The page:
During the Olympics in Rio a couple of weeks ago, Army Reserve 2nd Lt. Sam Kendricks was sprinting intently in the middle of his pole vaulting attempt when he heard the national anthem playing. He immediately dropped his pole and stood at attention, a spontaneous expression of heartfelt patriotism that elicited more praise than his eventual bronze medal. Last Friday, San Francisco 49ers quarterback Colin Kaepernick chose not to stand with his teammates during the national anthem. To some, Kendricks embodies traditional all-American Forrest Gump values of patriotism, while Kaepernick represents the entitled brattish behavior of a wealthy athlete ungrateful to a country that has given him so much.
In truth, both men, in their own ways, behaved in a highly patriotic manner that should make all Americans proud.
The discussion of the nuances of patriotism is especially important right now, with Trump and Clinton supporters each righteously claiming ownership of the “most patriotic” label. Patriotism isn’t just getting teary-eyed on the Fourth of July or choked up at war memorials. It’s supporting what the Fourth of July celebrates and what those war memorials commemorate: the U.S. Constitution’s insistence that all people should have the same rights and opportunities and that it is the obligation of the government to make that happen. When the government fails in those obligations, it is the responsibility of patriots to speak up and remind them of their duty.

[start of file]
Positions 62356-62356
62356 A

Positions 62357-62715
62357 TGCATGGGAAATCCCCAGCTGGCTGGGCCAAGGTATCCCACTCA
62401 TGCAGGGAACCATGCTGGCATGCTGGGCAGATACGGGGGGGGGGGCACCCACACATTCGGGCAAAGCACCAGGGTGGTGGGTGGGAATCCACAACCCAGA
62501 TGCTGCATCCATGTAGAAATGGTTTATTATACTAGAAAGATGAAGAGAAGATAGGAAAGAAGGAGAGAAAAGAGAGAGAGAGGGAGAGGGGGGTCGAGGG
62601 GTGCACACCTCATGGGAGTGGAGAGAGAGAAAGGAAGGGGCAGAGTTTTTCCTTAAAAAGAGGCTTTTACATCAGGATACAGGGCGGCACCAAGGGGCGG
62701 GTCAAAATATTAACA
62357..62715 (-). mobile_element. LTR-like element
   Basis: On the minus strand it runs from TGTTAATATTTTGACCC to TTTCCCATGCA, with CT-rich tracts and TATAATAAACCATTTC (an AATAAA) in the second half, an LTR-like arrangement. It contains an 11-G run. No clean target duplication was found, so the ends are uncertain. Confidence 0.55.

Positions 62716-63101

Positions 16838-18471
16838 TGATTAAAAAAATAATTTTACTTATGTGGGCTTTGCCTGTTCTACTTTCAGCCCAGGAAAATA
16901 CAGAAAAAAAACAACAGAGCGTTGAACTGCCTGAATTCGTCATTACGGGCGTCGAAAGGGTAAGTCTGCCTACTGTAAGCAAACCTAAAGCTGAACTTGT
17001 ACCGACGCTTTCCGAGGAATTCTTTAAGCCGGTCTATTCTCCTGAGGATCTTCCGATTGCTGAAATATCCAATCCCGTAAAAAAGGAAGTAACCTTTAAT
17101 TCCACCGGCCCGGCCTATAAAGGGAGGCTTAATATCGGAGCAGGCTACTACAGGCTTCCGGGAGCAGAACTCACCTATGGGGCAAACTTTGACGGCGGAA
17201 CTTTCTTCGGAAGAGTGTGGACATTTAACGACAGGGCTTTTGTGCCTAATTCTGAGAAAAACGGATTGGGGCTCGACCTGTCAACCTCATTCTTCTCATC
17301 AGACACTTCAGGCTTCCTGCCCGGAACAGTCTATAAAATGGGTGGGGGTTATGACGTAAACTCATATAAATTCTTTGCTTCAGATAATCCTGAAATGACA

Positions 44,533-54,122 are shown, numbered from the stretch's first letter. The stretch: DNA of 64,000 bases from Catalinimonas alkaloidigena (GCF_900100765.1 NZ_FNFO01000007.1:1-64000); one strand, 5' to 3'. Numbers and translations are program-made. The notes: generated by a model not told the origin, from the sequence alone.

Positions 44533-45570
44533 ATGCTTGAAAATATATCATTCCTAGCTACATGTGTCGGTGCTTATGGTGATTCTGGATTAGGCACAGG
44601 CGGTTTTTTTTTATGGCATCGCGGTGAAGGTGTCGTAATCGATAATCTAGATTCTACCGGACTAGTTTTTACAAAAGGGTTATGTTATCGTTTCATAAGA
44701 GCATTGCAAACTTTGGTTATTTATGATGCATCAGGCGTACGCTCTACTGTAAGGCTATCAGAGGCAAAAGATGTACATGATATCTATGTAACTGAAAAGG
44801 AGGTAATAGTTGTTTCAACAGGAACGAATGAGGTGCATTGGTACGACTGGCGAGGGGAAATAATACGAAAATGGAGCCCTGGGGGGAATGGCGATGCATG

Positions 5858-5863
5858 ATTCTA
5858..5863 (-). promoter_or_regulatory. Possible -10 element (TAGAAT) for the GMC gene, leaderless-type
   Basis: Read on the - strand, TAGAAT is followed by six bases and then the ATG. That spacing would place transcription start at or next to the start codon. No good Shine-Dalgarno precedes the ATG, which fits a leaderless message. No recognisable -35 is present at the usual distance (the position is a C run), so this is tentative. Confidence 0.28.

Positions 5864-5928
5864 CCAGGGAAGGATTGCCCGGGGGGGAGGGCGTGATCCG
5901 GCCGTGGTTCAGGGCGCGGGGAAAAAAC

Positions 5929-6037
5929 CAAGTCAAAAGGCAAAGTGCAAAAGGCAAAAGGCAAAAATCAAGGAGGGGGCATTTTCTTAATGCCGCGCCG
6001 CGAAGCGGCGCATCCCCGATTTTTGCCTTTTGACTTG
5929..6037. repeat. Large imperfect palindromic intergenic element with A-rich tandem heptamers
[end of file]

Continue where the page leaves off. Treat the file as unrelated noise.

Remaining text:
One of the ironies of the way some people express their patriotism is to brag about our freedoms, especially freedom of speech, but then brand as unpatriotic those who exercise this freedom to express dissatisfaction with the government’s record in upholding the Constitution. Colin Kaepernick explained why he will not stand during the national anthem: “There are a lot of things that are going on that are unjust [that] people aren’t being held accountable for. And that’s something that needs to change. That’s something that this country stands for — freedom, liberty, justice for all. And it’s not happening for all right now.”
What makes an act truly patriotic and not just lip-service is when it involves personal risk or sacrifice. Both Kendricks and Kaepernick chose to express their patriotism publicly because they felt that inspiring others was more important than the personal cost. Yes, Kendricks is a national champion pole-vaulter, but every athlete knows that breaking focus and concentration during a high-pressure competition can be devastating to the athlete’s performance. The Olympics was filled with favorites who faltered because of loss of focus. Halting his run in order to honor the national anthem could have cost Kendricks his medal. He was willing to take that chance.
Likewise, Kaepernick’s choice not to stand during the national anthem could create a public backlash that might cost him millions in future endorsements and affect his value as a player on his team, reducing salary earnings or even jeopardizing his job. If team ticket sales seriously dipped as a result, he would pay for his stance.
Source: The Washington Post | Kareem Abdul-Jabbar